You can use whatever theories or concepts or excuses you like but in the end the feelings you experience do not come from external things. You are not some victim of your day. You’re not a victim at all. You can tell yourself you are but what you really are is a participant. And in this game anything can happen, including crappy stuff to you and me.
The problem is that people want to be happy when it’s healthier to be pointed toward happiness. First off, happiness is only a tiny portion of life to focus on so it’s a bit boring; plus it’s difficult to enjoy one’s life based on happiness when all worthwhile successes are necessarily preceded by challenges and the failure naturally associated with learning. Such is the Yin and Yang of life.
If the route to happiness is necessarily through pain and struggle then we’re doomed before we start. But what if we didn’t want to be happy? What if instead we were just oriented toward happiness? Then even when we are at our darkest, happiness is still in view and therefore possible. And moving toward it feels good because we’re continually feeling better than we previously did. After all, good feelings can only exist as a contrast to not-good ones.
Your day does not enter your life like a storm and stay. Days are days. The issue is you start making yourself the star of the day. When the photocopier breaks that’s not a part of all of your co-worker’s days, it’s yet another hassle for you to live through. Our ego puts itself in the middle and then thinks the world was supposed to go the way it thought it would. The unpleasant feelings we get come from comparing what we got to what we wanted.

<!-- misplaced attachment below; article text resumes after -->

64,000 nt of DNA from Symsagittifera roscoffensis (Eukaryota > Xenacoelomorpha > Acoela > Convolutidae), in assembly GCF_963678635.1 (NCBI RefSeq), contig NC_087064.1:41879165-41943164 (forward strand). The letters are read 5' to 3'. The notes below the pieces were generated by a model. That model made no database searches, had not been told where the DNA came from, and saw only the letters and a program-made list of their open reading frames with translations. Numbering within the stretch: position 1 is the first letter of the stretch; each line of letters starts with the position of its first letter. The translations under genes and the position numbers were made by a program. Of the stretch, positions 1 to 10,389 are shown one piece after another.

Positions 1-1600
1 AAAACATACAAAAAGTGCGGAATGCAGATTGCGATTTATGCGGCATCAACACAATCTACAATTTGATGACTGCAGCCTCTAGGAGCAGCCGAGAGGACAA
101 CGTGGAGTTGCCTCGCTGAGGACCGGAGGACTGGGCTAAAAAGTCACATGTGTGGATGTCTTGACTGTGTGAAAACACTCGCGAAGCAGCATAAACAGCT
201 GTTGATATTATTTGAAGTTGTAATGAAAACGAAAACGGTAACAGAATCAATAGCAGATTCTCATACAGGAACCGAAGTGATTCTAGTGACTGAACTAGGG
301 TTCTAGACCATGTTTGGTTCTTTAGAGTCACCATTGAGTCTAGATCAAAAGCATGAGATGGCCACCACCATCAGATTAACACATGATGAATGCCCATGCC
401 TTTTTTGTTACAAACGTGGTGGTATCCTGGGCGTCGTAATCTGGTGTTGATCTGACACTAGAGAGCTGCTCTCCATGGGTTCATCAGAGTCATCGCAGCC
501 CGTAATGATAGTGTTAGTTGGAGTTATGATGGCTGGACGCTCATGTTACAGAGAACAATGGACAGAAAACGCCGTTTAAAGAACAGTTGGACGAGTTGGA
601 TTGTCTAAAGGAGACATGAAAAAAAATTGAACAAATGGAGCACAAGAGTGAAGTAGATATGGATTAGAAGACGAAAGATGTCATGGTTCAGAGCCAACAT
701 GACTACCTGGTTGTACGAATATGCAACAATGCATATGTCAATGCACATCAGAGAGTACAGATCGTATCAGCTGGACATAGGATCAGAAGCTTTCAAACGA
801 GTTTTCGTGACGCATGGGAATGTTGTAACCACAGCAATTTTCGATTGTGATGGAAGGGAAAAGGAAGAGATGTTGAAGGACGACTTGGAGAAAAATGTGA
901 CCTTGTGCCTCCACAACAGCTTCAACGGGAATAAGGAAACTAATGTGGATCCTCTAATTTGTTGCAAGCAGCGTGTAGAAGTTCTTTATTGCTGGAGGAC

If you don’t feel good it’s because you are entertaining thoughts that lead you to suffer. Yes there might really be unfortunate things happening but it’s impossible to make those go away by fantasising about other ways things could have been. Once something has passed it cannot be changed and can only be accepted.
What you think of as a bad day is really just a day where you’re placing a particularly negative lens over everything you see. Stop calling that a mood and using it as an excuse to punish others and yourself. Free yourself from that thought prison and understand that you can at any time begin watching the world around you for positive things. The more you do it the better you get at it until you eventually–and often easily–find yourself with a completely different and wonderful life.
Have yourselves a great day.
Scott McPherson is an Edmonton-based writer, public speaker, and mindfulness facilitator who works with individuals, companies and non-profit organisations locally and around the world.
Following a serious childhood brain injury Scott McPherson unwittingly spent his entire life meditating on the concepts of thought, consciousness, reality and the self. This made him as strange to others as they were to him. Seeing the self-harm people created with their own overthinking, Scott dedicated part of his life to helping others live with greater awareness. He is currently a writer, speaker and mindfulness instructor based in Edmonton, AB, where he finds it strange to write about himself in the third person.